Thursday, July 3, 2014

Disruption for Some Road Haulage and Freight Interests as Tour de France Gets Under Way

Support Teams Arrive as Congestion and Diversion Warnings Go Out
Shipping News Feature

UK – As the UK gears up to host the first three stages of the Tour de France this weekend, British freight operators are also saddling up to keep the wheels of the road haulage industry turning during the world’s biggest bike race, not to mention helping to get the Tour de France off to a flying start as nearly 80 support vehicles destined for the upcoming Grand Départ made their way through Associated British Port’s (ABP) Port of Hull this week.

The cars, trucks, and people carriers that made up the convoy arrived at the Port of Hull’s King George Dock via P&O Ferries’ Zeebrugge and Rotterdam services, carrying vital spares and catering equipment, as well as some of the race officials. Also along for the ride was Cyrille Tricart, Head of Operations for the Tour de France, who was welcomed by the Lord Mayor of Hull and Admiral of the Humber, Councillor Mary Glew, who brought along the City of Culture bicycle which delivered the city’s winning bid for the coveted City of Culture 2017 award. Councillor Glew spoke of her excitement of the city’s participation in the event, saying:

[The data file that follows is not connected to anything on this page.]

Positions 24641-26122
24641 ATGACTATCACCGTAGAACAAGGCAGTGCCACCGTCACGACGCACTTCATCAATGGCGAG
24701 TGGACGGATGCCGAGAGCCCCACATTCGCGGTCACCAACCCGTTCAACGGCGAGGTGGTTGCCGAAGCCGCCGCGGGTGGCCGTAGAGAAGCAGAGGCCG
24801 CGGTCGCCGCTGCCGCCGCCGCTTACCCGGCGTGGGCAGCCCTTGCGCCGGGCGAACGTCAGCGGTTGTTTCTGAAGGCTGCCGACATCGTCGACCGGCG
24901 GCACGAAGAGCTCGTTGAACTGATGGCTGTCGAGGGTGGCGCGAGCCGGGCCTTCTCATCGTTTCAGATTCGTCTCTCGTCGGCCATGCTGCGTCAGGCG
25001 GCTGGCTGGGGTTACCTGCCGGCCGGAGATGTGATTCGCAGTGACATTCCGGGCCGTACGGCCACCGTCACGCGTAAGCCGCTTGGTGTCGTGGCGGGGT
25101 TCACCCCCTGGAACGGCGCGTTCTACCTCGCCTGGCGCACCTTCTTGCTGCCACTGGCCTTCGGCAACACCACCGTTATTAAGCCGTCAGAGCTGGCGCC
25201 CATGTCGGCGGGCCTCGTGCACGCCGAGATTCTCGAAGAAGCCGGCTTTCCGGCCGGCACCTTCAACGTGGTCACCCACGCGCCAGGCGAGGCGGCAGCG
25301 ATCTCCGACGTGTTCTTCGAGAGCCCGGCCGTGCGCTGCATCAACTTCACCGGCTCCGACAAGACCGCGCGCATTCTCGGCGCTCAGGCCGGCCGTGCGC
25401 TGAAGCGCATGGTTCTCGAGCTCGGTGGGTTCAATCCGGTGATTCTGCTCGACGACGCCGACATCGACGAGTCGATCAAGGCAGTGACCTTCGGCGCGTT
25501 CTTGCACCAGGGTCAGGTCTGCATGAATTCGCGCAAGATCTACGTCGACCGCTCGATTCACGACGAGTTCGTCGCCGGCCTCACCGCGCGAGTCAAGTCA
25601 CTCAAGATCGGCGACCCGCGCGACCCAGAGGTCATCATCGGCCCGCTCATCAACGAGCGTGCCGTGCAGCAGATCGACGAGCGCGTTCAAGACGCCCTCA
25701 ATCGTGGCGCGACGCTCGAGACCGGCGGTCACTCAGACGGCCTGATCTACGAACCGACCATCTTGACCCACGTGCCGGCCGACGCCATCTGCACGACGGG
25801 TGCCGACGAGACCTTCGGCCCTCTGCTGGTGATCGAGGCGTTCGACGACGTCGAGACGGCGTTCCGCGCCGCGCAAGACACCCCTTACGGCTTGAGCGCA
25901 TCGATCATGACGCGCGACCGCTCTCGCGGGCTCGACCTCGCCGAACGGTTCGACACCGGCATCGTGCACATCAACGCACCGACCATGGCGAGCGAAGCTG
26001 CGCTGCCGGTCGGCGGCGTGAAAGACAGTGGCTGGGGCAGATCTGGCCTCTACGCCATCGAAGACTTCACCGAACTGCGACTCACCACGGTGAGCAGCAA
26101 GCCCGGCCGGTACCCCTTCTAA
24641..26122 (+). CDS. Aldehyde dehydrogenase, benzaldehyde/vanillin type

“I’m so proud to be able to offer a warm welcome to the Tour de France, and I’m equally proud that Hull is the first Yorkshire city to welcome a contingent of Tour de France vehicles and officials.”

In tandem with the arrival of ‘Le Tour’, road freight operators and those in the supply chain peddling their goods in Yorkshire, Cambridgeshire, Essex and London are a little tired by the warnings that they may be affected by congestion and increased journey times because of road closures in the areas around the route. Every year, the Tour attracts over 12 million spectators who line the route, with tens of thousands expected to support the cyclists on the UK stages, particularly as several British riders are in the frame for top spots when it starts this weekend. Details of the disruptions are as follows:

• Day one: Saturday 5 July, Grand Départ and Stage 1, from Leeds to Harrogate

• Day two: Sunday 6 July, Stage 2, from York to Sheffield

• Day three: Monday 7 July, Stage 3 starting in Cambridge and ending in Central London

Malcolm Bingham, FTA Head of Policy North of England said:

“This important sporting event will undoubtedly bring disruption to the UK road network this weekend, particularly on the Yorkshire legs and then onwards from Cambridge to London on Monday 7 July. The freight industry has been working hard to plan around the road closures to help ensure that deliveries will be made as close to normal as possible. FTA will be supporting the industry and is providing real time traffic information via its website and to Association members via email during the three British stages.”

London is expected to be congested on Monday 7 July as a large number of roads will be closed between 10am and 6pm. Roads will reopen after all riders have passed through an area and it is safe to do so. The Transport for London (TfL) website has full details of the routes and areas that will be affected and the Tour de France official Grand Départ page has a great handle on things, providing an interactive map of the road closures affecting the UK roads.

Editor’s note: Apologies for the unwarranted amount of cycling puns (particularly the most tenuous ones). Please give us a bell if you managed to spot all eleven twelve.